Fortunately for photographers of the pre-digital era, there is a new app called Slide Scan that calls itself "a new home for old slides" and allows you to use your iPhone to quickly scan in a slide and post it online. While it's not quite full-page magazine quality, it certainly does the job for Facebook and Instagram posts, as well as a smaller picture in a printed magazine (we've been using Slide Scan more and more with Racer X magazine). And for a moto historian like myself, it's a wonderful and quick way to share old photos that we have shot and/or collected here at Racer X Online.
And it's not just for magazine publishers to unearth old gems. Check out this extremely rare photo that Bryan Lepley scanned and sent. It was taken in the fall of 1990 shortly after Jeremy McGrath, then a Kawasaki Team Green rider, had just signed his first professional contract with Mitch Payton and Honda. "MC back in the gravel pits behind our house in PA," wrote Bryan. "Jeremy had just signed with Peak/Pro Circuit Honda. We loaned him a bike, and it got throttled. A stock bike just can’t hold up to dudes at that level!" Notice that the future King of Supercross is still wearing his old AXO Kawasaki gear?
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One of Lepley himself racing back in the day.
PULPMX FANTASY! (Matthes)
It's that time again everyone! Since we've started PulpMX Fantasy it's been a huge hit for many fans and industry people, including some riders, to play and 2021 sign-ups are open! Just head to pulpmxfantasy.com to sign up, you can play for free or pay to play and win weekly and season ending prizes as well. Thanks to the folks at Yamaha, we have three YZF's up for grabs and you don't even have to be a fantasy expert to win one of them as we do a random draw of all the championship players for one bike. So you can suck and still win! Thanks to all the companies that supply us with prizes for this, full list on pulpmx.com but Leatt and Stacyc are just a couple of new companies that stepped up this year.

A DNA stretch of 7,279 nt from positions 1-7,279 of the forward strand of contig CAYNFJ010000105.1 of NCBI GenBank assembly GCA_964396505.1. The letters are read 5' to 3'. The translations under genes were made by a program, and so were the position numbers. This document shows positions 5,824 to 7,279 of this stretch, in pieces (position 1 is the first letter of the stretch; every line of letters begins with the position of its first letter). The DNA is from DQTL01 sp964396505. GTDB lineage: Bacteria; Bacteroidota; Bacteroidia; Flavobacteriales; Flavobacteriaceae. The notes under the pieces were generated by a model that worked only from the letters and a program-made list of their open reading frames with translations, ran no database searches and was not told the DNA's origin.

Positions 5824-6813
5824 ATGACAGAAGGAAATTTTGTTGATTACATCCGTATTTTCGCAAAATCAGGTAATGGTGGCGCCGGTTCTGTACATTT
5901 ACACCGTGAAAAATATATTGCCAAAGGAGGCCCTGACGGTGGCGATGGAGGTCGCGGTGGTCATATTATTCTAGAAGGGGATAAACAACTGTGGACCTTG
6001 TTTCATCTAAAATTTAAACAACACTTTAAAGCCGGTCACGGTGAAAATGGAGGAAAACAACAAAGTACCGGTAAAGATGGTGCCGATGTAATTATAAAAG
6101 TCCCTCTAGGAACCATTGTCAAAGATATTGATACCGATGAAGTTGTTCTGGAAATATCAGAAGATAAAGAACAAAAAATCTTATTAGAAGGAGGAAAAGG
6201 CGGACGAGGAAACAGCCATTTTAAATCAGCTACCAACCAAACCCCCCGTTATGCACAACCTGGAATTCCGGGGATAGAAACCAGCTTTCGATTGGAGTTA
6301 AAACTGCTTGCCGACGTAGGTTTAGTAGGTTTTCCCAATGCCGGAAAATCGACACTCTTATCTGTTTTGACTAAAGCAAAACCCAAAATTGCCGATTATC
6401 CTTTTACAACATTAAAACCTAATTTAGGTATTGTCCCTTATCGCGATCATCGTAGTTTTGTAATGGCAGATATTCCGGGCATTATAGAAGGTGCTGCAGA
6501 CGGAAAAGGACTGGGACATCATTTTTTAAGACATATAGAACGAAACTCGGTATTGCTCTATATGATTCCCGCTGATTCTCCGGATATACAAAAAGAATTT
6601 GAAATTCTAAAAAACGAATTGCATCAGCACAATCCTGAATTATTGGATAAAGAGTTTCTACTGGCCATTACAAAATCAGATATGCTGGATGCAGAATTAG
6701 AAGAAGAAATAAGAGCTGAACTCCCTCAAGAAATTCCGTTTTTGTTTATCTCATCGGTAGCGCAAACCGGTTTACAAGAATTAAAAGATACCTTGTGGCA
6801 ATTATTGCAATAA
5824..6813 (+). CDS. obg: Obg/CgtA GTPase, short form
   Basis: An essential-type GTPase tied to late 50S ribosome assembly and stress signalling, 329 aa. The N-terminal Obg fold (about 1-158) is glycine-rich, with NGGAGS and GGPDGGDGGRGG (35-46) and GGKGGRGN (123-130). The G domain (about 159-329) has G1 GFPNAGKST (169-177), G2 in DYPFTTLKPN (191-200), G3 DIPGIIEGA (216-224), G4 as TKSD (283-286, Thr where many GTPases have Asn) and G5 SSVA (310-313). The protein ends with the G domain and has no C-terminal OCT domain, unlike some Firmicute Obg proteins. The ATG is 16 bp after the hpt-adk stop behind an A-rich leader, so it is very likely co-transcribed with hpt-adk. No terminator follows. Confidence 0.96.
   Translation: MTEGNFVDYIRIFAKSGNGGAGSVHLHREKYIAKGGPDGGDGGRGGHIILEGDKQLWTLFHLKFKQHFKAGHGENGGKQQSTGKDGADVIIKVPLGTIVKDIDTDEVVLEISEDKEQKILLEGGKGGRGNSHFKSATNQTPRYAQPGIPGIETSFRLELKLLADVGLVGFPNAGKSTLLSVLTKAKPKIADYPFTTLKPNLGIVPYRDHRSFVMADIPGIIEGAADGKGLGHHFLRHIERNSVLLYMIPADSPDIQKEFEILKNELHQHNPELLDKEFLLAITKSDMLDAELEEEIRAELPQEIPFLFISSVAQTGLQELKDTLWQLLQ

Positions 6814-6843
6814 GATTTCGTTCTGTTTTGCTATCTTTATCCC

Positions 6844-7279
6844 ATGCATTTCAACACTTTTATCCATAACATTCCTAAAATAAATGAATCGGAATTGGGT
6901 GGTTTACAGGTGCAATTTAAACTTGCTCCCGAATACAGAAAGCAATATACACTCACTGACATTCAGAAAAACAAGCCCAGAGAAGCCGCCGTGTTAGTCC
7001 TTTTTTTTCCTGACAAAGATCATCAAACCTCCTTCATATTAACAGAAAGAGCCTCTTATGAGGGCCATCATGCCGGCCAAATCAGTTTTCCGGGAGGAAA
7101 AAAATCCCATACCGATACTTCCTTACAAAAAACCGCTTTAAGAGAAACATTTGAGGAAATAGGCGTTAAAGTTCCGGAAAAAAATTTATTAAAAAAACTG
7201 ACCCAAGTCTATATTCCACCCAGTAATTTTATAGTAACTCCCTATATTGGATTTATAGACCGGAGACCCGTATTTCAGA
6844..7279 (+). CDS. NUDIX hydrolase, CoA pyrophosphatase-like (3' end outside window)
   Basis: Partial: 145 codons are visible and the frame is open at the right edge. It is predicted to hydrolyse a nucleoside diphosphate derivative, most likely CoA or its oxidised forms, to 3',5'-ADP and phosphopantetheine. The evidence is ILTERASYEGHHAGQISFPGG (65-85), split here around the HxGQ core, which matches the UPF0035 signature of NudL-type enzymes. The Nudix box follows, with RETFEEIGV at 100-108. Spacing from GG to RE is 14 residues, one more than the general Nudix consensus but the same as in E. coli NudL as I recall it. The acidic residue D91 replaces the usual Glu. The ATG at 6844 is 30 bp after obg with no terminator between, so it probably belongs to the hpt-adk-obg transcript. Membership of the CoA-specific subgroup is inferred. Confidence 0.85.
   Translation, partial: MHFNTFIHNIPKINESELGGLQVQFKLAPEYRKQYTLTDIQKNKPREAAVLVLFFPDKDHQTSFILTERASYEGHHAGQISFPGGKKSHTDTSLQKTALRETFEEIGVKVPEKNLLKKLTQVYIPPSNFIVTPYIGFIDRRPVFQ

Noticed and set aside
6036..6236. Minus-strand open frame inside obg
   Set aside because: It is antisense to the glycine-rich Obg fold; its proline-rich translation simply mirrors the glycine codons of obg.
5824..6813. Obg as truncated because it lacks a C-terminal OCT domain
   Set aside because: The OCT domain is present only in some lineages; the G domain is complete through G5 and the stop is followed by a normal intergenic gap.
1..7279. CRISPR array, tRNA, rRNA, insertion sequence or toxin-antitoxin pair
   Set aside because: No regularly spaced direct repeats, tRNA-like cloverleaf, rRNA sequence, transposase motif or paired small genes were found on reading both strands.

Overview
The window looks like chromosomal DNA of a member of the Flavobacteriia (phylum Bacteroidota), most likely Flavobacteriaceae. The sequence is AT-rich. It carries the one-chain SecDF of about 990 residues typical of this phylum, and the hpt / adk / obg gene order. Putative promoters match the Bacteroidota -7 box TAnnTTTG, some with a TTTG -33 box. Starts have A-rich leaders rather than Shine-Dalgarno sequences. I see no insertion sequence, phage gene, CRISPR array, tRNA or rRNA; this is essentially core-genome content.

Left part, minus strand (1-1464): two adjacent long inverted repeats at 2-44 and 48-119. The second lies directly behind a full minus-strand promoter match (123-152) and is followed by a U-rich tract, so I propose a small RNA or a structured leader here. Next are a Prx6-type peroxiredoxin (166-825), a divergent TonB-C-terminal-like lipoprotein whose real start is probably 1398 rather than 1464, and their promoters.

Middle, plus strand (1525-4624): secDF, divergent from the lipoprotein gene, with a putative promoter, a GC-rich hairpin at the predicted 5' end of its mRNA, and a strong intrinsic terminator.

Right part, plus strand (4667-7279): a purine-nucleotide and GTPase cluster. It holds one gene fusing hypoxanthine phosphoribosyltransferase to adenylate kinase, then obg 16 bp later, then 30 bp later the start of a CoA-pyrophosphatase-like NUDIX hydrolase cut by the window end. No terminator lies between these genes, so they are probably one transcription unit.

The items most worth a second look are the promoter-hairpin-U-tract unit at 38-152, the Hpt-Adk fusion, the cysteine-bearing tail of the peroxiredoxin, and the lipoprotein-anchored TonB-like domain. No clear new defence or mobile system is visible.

100% Bevo Comfort Goggles
Bevo Forti, the “Czar of Motocross,” finally has a product named after him, and it’s a very important and timely product at that. 100% is producing a line of protective eyewear for frontline workers in the ongoing battle against COVID-19.
According to the PR, “The revolutionary Bevo Comfort features a unique fit and foam protection with multiple density foams to fit softly to the face, eliminating goggle marks and remaining comfortable during even the longest shifts. The lightweight frame and anti-fog lens fit comfortably over prescription eyewear.”
“Since March, we have continually asked ourselves what can we do to be a part of the solution to the ongoing pandemic,” said 100% CEO Ludo Boinnard.
“100% has been donating Bevo Comfort goggles through its partnership with Goggles for Docs and other frontline workers. As part of its on-going commitment to a variety of charities, including the CDC foundation and Goggles for Docs, 20% of all online sales of the Bevo Comfort goggle will be donated. To date, 100% has raised $67,000 for the CDC Foundation and donated more than $375,000 in PPE protective eyewear to hospitals and first responders, including recent donations of Bevo Comfort goggles to hospital workers.”
Well done, 100% and Bevo!
Have $20? Win a YZ250F